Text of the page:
Our government is officially closed for business, at least for now. Hopefully, it’s a relatively short closure and not the beginning of a long road toward complete atrophy in Washington. The cause of this closure is, theoretically, health-care reform. In truth, that’s actually stating things too literally — the real issue here is a battle of ideologies that’s been decades in the making and has found its focal point in the health-care debate. But let’s take it on its face value for a moment.
The health-care debate comes down to money. The conservative viewpoint has always been that a free-market system encourages innovation. This claim can’t be dismissed — the quest for profit has certainly spurred forward a great many medical innovations. The liberal viewpoint is that money should not be part of the equation when it comes to medical research, at least not the primary driver. This claim can’t be dismissed, either — I read an article recently in which researchers were lamenting the fact that a great number of vitally needed vaccines aren’t produced, and a number of research queries aren’t pursued, because there’s simply not enough profit in them.
The health-care law brings this debate to the fore. The new law DOES have elements of socialized medicine, though it is a far cry from a truly socialized system of insurance. It is still a free-market-based system of private companies vying for consumers’ money. The key differences are the individual mandate, which spreads the burden across all people in order to offer affordable coverage to people like us who have preexisting conditions, and the fact that the government is imposing a stronger set of rules and overseeing these private companies much more directly in the form of the “insurance exchanges.”
In truth, I think if we could get past the deeply divided ideological battle, we’d see that this law really is a pretty decent combination of the two viewpoints. It’s often overlooked that this law actually incorporates a LOT of the ideas originally floated by conservative think tanks when health-care reform first began gaining traction. The free-market-based exchanges were a purely conservative idea. The requirement that all people participate is a more liberal idea, though even this idea was suggested by those same conservative voices initially.
So, how did we get here? How did a law with roots as deeply planted in conservative thinking as it is in liberal thinking become the center of a deeply dividing battle BETWEEN conservatives and liberals? The answer is rather simple: This battle really ISN’T about the health-care law at all. This battle is about “us vs. them.” This battle is reflective of a very broad ideological divide based more on passion and allegiance than it is on facts or reason. Because the facts show us that this law IS a blend of the two viewpoints.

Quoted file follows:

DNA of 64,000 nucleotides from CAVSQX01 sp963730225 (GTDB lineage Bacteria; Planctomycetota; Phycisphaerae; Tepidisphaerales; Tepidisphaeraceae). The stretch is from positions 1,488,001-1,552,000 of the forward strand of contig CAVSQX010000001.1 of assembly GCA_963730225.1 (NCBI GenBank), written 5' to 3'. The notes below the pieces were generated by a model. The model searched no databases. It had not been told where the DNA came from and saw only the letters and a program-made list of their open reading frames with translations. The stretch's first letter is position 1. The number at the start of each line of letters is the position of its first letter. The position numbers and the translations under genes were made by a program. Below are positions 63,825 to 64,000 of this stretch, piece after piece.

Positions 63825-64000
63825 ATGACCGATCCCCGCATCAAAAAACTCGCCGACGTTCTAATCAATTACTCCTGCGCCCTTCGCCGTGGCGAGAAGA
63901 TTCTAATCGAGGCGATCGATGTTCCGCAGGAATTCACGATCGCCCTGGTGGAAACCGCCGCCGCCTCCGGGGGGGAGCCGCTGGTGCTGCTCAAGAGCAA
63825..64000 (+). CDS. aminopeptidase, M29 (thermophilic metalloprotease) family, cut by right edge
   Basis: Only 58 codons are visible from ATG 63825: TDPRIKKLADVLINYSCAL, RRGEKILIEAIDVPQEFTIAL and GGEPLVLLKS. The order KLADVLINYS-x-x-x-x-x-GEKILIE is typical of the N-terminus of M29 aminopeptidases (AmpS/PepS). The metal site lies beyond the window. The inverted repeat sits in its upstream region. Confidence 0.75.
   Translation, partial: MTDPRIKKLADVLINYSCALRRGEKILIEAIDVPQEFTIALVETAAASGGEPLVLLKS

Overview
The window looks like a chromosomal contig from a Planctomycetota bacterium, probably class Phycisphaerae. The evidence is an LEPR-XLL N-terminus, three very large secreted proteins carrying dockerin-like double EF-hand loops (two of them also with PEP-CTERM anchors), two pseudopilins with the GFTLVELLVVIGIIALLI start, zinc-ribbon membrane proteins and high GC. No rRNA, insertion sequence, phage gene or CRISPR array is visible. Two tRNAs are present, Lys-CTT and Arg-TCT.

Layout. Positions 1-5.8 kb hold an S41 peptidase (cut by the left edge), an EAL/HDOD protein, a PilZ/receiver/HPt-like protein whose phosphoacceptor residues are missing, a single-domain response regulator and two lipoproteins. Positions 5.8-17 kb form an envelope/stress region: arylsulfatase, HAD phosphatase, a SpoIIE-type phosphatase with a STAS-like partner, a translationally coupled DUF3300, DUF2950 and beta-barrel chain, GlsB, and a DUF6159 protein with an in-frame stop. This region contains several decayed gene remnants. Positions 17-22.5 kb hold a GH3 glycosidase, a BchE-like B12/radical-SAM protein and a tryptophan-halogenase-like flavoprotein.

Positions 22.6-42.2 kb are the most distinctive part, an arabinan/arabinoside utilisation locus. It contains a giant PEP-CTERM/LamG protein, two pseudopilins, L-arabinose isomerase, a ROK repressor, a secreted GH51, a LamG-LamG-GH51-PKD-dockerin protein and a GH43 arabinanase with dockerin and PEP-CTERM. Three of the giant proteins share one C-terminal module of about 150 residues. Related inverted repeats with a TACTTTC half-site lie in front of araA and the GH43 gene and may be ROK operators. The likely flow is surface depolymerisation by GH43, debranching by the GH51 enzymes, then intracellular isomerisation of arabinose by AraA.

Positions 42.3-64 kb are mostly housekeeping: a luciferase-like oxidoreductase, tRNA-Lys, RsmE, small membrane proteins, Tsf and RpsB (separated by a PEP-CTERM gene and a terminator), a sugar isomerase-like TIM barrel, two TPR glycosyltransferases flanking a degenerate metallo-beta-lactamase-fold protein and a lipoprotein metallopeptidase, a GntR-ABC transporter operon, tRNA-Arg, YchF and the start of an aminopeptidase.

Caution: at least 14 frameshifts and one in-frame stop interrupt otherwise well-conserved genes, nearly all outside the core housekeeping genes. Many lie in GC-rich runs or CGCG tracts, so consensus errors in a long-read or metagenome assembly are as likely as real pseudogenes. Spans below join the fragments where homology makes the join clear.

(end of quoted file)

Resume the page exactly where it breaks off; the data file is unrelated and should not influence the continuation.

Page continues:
This is where the cosmos needs to come into play. I was browsing Netflix the other day, and I came across a great documentary series on the workings of the universe (I’m really a sucker for scientific documentaries, even though my own science knowledge is rather pitiful). It was fascinating, and as I watched the series, I found myself simply astounded by the pure SIZE of our universe, by the incredible mechanics of how stars are born, by the incomprehensible (for us, anyway) scale of cosmic time, measured in millions and billions of years. The relative size of our planet against the size of our universe should be humbling to all of us. To put it in perspective:
• Our planet is part of a solar system orbiting a star, our sun.
• There are more stars in the observable universe THAN THERE ARE GRAINS OF SAND ON THE ENTIRE EARTH.
• Around each one of those stars is the potential for multiple planets.
THIS is the backdrop against which we fight. THIS is the backdrop against which we accuse one another of evil, against which we kill, against which we scream and yell, against which we shutter the doors of our government over a health-care debate.
I don’t bring all of this up to say there’s an easy answer to the differences of our opinions, or that we should all just sing Kumbaya around a campfire and agree on everything. We will always have differences of opinion. But the vitriol and the passion, the stubbornness and the clinging to ideology over facts, holding to blind allegiance over reason, needs to stop. We are so incredibly UN-important to the universe it’s absurd. All of our passion, our allegiance, our deeply felt convictions, amounts to an imperceptibly small blip on the cosmic radar.
I’ve taken you on a bit of a tangent this week with the talk of the cosmos. But the consequences of health-care reform have a very direct impact on those of us living with chronic diseases. And because of that, the nature of our national dialogue IS our problem. We need to be part of the push to bring reason BACK into politics; we need to be part of the push to put rational thought and facts ABOVE passion and ideology; we need to help foster humility, perspective, and compassion in our political debate.
I hope next week I’ll be writing about something like exercise and blood glucose — that was my initial plan today. But as one of the people who will be directly impacted by the wrangling going on right now in Washington, I had to write about it today. For the people reading this who disagree, all I ask is that you disagree with my words and leave it at that. You’re not evil, I’m not evil, and neither one of us wants to destroy America. We simply disagree. And for those who DO agree with me, simply agree. But I urge ALL of us to rekindle our humility, our perspective, and our respect for one another. We’re a cosmic blip, here today and soon forgotten. We don’t matter to the universe. All we have is each other. All we have is this short little window of time on this miniscule little rock. Let’s drop the hatred and the arrogance, the passion and the vitriol, and come back to reality.